The federal tables are supposed to represent how much a person with a certain income *should* spend on child care, regardless of custody arrangements:

"The child support amounts in the tables reflect what parents living in the same province, with the same incomes and the same number of children would spend on their children." (About Child Support in Canada)

So of my $1100 that I should have earmarked for my kids, I'm giving $700 to my ex, leaving me with $400 to spend on them when they're with me. On the other hand, my ex has her $400 from her own income, plus my $700, so she gets $1100 to spend on them when they're with her!!

In other words, we've swapped roles ... she gets my table amount to spend on the kids, and I get her table amount. If I earn more, it does *nothing* to help my budget, as the set-off calculation always gives her whatever the tables say *I* should pay, and I'm stuck with only whatever she earns.

Whenever trying to talk to lawyers or counsellors all I get back is: "That's what the guidelines say, if you think it's unfair, take it to a judge." And that's what I'll do, I guess, but I'm afraid no-one will look at the actual *logic* of this, and just say: "Everyone uses the set-off method. That's what the guidelines say."

Please help me understand how the set-off method is fair, and if there's any hope in doing something more reasonable like, say, *splitting* the set-off amount, so we'd both end up with equal amounts to spend on the kids when they're at our homes. (In my case I'm suggesting I pay her $350 instead of $700, so we both end up with $750 to spend on the kids.)
Assuming your figures and facts are correct, your logic is undeniable.

However, we live on this planet Earth, in the country of Canada.

The Laws we adhere to, are not always (even often!) based on logic.

It is what it is, and you can either just accept it and do the right thing by it, or you can still do the right thing by it, and try to become involved in an effort to change it.

Maybe you should run for Municipal Office of some sort, and then work your way up to Federal Leader of whatever party you favour.

That's the only way you can affect change, aside from maybe some revolutionary ideas that would probably be deemed illegal.

So let's assume you're 100% correct.
Now, what are you going to do about it?

Last edited by wretchedotis; 01-24-2013 at 05:11 PM.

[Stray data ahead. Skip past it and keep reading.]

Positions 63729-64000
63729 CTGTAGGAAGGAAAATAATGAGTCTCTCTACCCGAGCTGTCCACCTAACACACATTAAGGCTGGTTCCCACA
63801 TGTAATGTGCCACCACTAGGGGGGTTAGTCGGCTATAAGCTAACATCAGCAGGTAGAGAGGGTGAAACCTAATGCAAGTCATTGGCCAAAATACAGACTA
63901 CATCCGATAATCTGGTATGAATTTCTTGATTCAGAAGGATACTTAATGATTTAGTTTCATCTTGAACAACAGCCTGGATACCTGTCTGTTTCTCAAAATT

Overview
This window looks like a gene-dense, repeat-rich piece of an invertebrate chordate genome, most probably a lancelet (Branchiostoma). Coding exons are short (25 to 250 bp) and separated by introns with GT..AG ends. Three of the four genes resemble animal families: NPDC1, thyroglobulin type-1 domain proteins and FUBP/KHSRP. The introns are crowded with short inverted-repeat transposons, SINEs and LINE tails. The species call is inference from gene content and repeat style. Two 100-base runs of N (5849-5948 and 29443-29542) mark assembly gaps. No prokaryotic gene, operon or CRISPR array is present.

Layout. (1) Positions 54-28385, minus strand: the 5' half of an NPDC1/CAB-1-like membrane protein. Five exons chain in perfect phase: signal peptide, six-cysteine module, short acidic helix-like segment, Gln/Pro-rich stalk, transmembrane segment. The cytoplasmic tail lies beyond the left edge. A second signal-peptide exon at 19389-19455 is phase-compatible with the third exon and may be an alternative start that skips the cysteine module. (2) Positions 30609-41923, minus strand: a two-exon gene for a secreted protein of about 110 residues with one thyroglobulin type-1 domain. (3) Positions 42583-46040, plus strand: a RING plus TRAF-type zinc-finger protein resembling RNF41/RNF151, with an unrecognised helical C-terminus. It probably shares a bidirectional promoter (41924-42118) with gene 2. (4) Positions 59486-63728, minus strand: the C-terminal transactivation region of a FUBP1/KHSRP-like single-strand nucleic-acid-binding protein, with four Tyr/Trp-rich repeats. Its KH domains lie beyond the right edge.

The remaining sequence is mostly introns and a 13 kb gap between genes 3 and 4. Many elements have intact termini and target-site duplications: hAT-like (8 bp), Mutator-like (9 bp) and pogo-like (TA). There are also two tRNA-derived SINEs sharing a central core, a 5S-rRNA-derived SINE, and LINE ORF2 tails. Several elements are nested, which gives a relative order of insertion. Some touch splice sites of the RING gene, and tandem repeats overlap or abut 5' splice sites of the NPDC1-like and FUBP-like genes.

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  #17  
Old 01-24-2013, 05:48 PM
rthombe rthombe is offline
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I think you missed the point again, Teyken. I have no intention of "using" the courts just to get her to talk -- if I'm forced to go to court it will be with every intention of winning.

Quote:
Originally Posted by Tayken View Post
1. If you are "really suffering" you should seek therapy and not court to resolve your "suffering" problems.
I meant financial suffering, obviously. Did you read my previous post outlining my income and expenses? I'm at rock bottom, waiting for financial disaster to happen. I *must* try to resolve this issue.


Quote:
Originally Posted by Tayken View Post
2. You will lose and horribly and only get a costs award against you for attempting to use the court to "control" the other parent in the matter and "get what you want".
I hope I don't lose horribly -- if the judge has basic math and logic abilities, there should be *some* relief applied.

BTW, doesn't *everyone* go to court to "get what they want"? Isn't that the point? I want to be treated fairly, and I think that's a decent use of the courts.

Quote:
Originally Posted by Tayken View Post
3. I do not recommend you file any application on what you are going to present an argument without at minimum discussing your matter with a qualified lawyer.
Good advice, and I did that. A few of them. They all thought it was a tough sell, but definitely worth the attempt. As I mentioned before, Section 9(a) does not mandate the set-off method, and judges have broad discretion to adjust the amounts.

Quote:
Originally Posted by Tayken View Post
4. You can't use the court to improve parental communications and your attempt to do so and admission against interest on this very forum to do this is disturbing to say the least.
Actually, you can. If one parent refuses to address a real issue, the courts may be used to force mediation or other resolution. In fact, that may be what happens here. I'm considering applying for an order because:

1/ I feel I have *a chance* to win, and
2/ she refuses to acknowledge my complaint, never mind enter into a reasonable discussion about it.

What choice do I have? I even offered mediation, and she wouldn't respond to the request. When there is a complaint, and one side refuses to engage, it's time to file.

Quote:
Originally Posted by Tayken View Post
5. Move on with your life and seek financial counselling and theraputic for your "suffering". The public courts should not be used for what you are suggesting in the above quoted paragraph. You are clearly seeking vengence and to "be heard" and not solve a problem.